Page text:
EU offers solution to China in row over aviation CO2

Sun Jun 5, 2011 3:52am EDT

* EU says Chinese airlines can apply for exemption from EU ETS

* Airline host nations need to take offsetting actions

By Pete Harrison

BRUSSELS, June 5 (Reuters) - The European Union has told Chinese airlines they can win an exemption from the EU's carbon market if they follow Europe's lead in cutting greenhouse gas emissions from aviation, according to a letter seen by Reuters on Sunday.

From Jan. 1 next year, the EU will require all airlines flying to Europe to be included in the Emissions Trading Scheme (ETS), a system that forces polluters to buy permits for each tonne of carbon dioxide they emit above a certain cap.

But China's aviation authority opposes the measure, saying it will cost Chinese airlines 800 million yuan ($123 million) in the first year and more than triple that by 2020. [ID:nLDE74919U]

China says that Europe should adjust the ETS to reflect the differences between rich and poor countries.

The issue has angered many airlines fearing higher costs and raising the spectre of a trade fight. The EU scheme covers aircraft emissions from the point of departure, a particular concern for non-EU long-haul carriers.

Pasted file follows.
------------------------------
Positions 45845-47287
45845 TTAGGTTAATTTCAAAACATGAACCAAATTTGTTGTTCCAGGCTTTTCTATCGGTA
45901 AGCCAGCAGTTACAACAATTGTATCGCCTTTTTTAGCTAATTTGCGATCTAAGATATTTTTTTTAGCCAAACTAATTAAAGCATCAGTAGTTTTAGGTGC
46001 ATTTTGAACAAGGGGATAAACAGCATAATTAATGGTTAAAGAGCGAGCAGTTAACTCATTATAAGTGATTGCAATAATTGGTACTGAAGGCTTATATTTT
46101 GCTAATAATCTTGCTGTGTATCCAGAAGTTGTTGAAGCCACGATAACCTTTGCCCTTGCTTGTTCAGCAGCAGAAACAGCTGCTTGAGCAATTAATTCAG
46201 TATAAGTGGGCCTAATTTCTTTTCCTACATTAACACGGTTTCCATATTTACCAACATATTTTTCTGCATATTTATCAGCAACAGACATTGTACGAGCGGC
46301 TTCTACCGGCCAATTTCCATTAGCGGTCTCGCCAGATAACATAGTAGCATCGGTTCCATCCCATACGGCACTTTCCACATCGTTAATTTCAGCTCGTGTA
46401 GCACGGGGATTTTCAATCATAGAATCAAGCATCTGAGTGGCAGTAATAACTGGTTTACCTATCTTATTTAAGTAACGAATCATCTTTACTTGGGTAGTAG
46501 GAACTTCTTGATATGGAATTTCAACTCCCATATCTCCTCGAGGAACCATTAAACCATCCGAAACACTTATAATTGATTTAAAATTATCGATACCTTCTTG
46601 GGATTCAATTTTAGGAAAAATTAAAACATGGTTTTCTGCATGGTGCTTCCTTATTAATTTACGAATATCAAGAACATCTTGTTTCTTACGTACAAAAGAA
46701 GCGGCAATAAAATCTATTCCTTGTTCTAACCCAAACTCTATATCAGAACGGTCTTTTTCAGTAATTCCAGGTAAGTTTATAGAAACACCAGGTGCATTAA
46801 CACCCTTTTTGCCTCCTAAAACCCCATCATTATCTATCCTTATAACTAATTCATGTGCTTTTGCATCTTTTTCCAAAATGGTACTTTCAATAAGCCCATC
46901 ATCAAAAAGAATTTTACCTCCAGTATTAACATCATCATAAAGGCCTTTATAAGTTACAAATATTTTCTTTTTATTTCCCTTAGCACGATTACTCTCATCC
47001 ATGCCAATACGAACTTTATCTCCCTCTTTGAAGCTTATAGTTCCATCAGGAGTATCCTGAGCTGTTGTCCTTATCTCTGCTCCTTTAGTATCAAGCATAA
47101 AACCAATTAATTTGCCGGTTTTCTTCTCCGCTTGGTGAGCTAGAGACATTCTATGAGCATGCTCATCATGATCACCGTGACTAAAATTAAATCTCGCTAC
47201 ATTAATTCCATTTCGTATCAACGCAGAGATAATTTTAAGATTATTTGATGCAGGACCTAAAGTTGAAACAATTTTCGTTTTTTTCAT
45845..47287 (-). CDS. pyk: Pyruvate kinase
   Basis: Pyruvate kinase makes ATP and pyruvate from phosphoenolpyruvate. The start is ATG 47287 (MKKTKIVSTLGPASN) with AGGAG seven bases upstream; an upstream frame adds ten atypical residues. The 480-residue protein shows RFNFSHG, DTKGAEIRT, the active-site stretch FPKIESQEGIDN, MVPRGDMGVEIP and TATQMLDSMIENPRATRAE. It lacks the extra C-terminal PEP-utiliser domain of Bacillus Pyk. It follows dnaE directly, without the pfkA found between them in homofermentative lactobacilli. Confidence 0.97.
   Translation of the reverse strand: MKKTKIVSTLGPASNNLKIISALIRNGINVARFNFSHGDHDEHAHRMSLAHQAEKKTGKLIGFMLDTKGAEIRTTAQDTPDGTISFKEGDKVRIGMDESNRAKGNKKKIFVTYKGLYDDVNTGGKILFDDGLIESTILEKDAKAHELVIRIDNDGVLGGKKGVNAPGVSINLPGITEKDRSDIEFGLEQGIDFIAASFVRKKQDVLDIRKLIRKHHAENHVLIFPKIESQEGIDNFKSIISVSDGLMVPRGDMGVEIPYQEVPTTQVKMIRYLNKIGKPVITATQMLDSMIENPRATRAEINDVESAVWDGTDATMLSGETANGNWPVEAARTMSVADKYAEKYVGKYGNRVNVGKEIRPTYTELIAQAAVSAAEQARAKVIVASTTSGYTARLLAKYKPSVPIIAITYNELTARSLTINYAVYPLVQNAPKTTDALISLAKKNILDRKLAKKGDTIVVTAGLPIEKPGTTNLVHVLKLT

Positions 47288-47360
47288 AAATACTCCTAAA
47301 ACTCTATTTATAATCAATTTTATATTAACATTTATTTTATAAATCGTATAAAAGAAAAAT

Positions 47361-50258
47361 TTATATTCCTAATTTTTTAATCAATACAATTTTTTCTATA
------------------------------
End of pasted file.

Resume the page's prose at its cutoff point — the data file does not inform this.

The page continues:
Many airlines prefer a global emissions market for aviation, rather than a fragmented system.

The row over inclusion of aviation emissions in the EU scheme is a major focus of the June 5-7 annual meeting of the International Air Transport Association in Singapore. The association is the aviation sector's main trade body.

The European Commission, which manages the ETS, wrote a letter to the China Air Transport Association last week offering a solution -- using provisions in the ETS rules to exempt the airlines of any country that can prove it is taking equivalent steps to cut emissions from aviation.

"The legislation contains provisions which enables the removal of all arriving flights from the scope the EU ETS in the event the third countries implement measures of their own to limit the climate change impact of these flights," said the letter to CATA, sent on May 31.

"The Commission is open to discussing further regarding measures that are being developed to limit the climate impacts of international flights departing China, with a view to these measures being considered equivalent."

U.S. airlines also oppose inclusion in the ETS, but some of Europe's biggest airlines say the move is preferable to leaving airlines out, which would make them vulnerable to different environmental taxes from national governments.

The U.S. industry group Air Transport Association of America is challenging the move in EU courts.

France, Germany and Britain in particular are trying to find a compromise with China, EU diplomats say.

The letter to CATA said the EU continued to work with two United Nations bodies, ICAO and UNFCCC, to reduce aviation emissions, but added: "Discussions in ICAO have been taking place for over 15 years and limited progress has been made."

(Editing by David Fogarty and Tim Hepher)

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